It’s here that Fernandez hopes to find the talent of the future. He says that many AAA studios are simply looking for mid- to senior-level people and isn’t doing enough to skill-up the talent of tomorrow. But by going beyond entertainment, it offers new opportunities for people to come in and grow, without having to fight their way onto a risky high-end AAA game.
Fernandez and Layden are talking specifically about the AAA console market. But what about the indie scene? These developers aren’t spending years and years making $150 million sequels. There are diverse indies making unique products and offering a way into the industry that doesn’t require working at Naughty Dog or Rockstar.
Fernandez says that indie can be a way in, although there must be a commitment to upscaling staff and growing. Whereas Layden feels the indie space faces unique threats.
“The independent developer is the constant chase for funding. That’s so all-consuming. It’s become even harder now. On the one hand, the overall budgets for games are no longer in the $15,000 range. They require some serious capital. And the indies are going out there looking for that funding, and the ones who have real promise are just being bought out and sucked into a larger vortex filled with studios sitting under a larger hat.
“Or they’re being told things like: ‘why don’t you start a GoFundMe, and you can get a certain amount of money, and then come back and we’ll look again’. The leverage is so disproportionately in the publishing side of the business, that the creative side doesn’t have the chance to move its vision forward without coming into some form of financial agreement, or trying to do something underfunded and working like crazy to then be told ‘we’re not interested’. And then the whole thing just crashes and burns.
“[Consolidation] takes the variety out of the marketplace. That’s my fear. And over time, that is going to make the industry moribund
“So how do we create an entry way for bona fide talent, interesting people, who wish to break into interactive entertainment, but don’t have the ability to surmount that giant financial hurdle? And it’s getting higher and higher all the time. And the creator’s ability to influence that outcome is becoming weaker and weaker.”
This goes back to what Layden was saying about the consolidation in the games industry being the enemy of diversity. Considering the high number of mergers and acquisitions, is he concerned about where this activity takes the business?
“Consolidation, from a bank ledger side of the calculation, makes sense,” Layden acknowledges. “Grab up all the resources so the other guy doesn’t get it and put them to task on the thing that you want to have done. But it takes the variety out of the marketplace. That’s my fear. And over time, that is going to make the industry moribund, and it’s going to create a world of sameness.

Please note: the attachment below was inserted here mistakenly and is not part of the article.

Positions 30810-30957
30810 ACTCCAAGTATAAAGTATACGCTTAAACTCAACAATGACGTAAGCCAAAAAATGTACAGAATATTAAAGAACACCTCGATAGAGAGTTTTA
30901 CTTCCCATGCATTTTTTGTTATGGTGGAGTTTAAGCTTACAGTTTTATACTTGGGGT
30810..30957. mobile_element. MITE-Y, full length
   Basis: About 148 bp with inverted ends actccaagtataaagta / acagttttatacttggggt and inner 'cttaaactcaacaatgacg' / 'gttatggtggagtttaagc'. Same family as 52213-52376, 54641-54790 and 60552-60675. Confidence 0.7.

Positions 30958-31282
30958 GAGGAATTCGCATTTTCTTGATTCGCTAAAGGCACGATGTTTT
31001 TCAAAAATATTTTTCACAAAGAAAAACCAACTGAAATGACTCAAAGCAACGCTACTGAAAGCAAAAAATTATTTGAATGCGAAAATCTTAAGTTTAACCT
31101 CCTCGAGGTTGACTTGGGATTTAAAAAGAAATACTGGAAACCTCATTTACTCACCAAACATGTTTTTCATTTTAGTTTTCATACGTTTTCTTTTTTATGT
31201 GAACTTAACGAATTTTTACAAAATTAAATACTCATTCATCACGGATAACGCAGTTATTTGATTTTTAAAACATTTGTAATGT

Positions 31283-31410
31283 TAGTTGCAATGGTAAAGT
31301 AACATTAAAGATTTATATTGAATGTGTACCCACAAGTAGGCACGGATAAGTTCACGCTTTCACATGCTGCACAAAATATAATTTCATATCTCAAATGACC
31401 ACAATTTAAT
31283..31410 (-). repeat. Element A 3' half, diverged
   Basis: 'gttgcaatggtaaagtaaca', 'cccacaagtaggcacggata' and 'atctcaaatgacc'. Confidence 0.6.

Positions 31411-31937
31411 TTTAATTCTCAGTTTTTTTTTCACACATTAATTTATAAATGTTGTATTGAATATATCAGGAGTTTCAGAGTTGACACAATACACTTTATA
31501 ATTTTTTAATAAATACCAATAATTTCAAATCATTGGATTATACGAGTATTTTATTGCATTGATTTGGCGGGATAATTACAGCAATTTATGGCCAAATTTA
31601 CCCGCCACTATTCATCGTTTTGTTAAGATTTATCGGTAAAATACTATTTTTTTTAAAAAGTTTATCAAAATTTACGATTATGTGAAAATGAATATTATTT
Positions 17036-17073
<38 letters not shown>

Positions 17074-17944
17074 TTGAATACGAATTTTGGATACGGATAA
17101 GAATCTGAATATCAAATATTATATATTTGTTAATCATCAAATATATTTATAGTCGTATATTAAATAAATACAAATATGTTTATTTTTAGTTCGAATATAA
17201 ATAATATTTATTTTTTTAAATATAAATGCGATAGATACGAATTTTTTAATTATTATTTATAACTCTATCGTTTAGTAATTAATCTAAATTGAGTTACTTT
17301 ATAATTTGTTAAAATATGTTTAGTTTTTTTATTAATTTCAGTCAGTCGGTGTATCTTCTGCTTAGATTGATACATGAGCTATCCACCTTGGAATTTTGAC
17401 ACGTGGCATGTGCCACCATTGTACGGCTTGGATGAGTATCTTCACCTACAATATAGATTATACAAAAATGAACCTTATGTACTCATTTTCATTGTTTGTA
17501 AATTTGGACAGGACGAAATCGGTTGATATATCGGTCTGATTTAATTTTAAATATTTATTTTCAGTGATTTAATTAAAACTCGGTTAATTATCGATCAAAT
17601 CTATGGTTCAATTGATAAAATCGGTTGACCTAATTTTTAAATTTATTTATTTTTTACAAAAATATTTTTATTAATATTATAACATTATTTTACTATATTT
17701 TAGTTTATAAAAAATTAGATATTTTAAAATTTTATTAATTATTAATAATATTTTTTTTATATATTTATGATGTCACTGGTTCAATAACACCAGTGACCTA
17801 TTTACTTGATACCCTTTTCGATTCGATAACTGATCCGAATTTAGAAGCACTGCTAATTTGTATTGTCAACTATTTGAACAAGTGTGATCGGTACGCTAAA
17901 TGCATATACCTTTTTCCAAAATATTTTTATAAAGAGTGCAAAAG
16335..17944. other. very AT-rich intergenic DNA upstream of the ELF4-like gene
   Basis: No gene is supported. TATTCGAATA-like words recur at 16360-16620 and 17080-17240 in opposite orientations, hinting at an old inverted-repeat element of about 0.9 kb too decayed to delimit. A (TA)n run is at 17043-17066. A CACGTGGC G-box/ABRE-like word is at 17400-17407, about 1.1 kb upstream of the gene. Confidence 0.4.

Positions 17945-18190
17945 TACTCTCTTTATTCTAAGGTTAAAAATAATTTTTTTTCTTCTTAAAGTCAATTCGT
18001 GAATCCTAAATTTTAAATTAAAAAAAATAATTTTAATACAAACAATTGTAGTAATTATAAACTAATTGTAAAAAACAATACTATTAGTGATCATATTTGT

“For us to grow the audience for gaming, we have to go where they are. We’ve been here 25 years, they know where we are, and they haven’t come yet. And there’s a reason. We need to discover and interrogate that reason.
“Why is this something you don’t want to spend your time doing? Is it the fact the controller is this piece of plastic with 23 buttons on it and you’re just intimidated by the look of it? Or is it the context of the games we have? Is it just not appealing to other people? When you lose the variety, you lose the ability to go to where people are and to engage them. And then you’re in your closed cathedral that will ultimately collapse in on itself.”
Layden comments on the size of the console market reflect that of Xbox boss Phil Spencer, who believes things like [subscription service] Game Pass and [streaming technology] xCloud will enable the console games industry to go beyond that 250 million number. But Layden is sceptical.
“People don’t buy consoles because they want more steel and plastic in the living room. People buy consoles because they want access to the content. If you can find a way to get the content into people’s homes without a box, then yes, indeed. Everyone has a streaming solution of some form. Most of it is limited by whether you have a decent internet connection. And they haven’t constructed the business model that works yet for that.
“It’s very hard to launch a $120m game on a subscription service charging $9.99 a month. You pencil it out, you’re going to have to have 500 million subscribers before you start to recoup your investment. That’s why right now you need to take a loss-leading position to try to grow that base. But still, if you have only 250 million consoles out there, you’re not going to get to half a billion subscribers. So how do you circle that square? Nobody has figured that out yet.”
So what is the answer? It comes back to diversity.
“Gaming is reaching the end of its second epoch, which was the last 25 to 30 years of consoles everywhere,” Layden concludes.
“What is that third epoch? Who is going to make the definitions around that? Who is going to lead this thing? Our industry as a whole has to get in front of that. I’m sure there are concerns about who sold more boxes last week and all that, and companies need to look at that because they’re businesses. But those of us who can chart the course for that third epoch, I think that’s an exciting thing to be part of.
“But going forward, you’re going to see a lot of stuff coming out of Streamline in the games space, but also in this enterprise space. It’s also looking at ways of how we can help on-ramp new creatives and people who think that gaming is not for them. Or wish to be here but can’t be here. We need to open up those opportunities. It is super important.”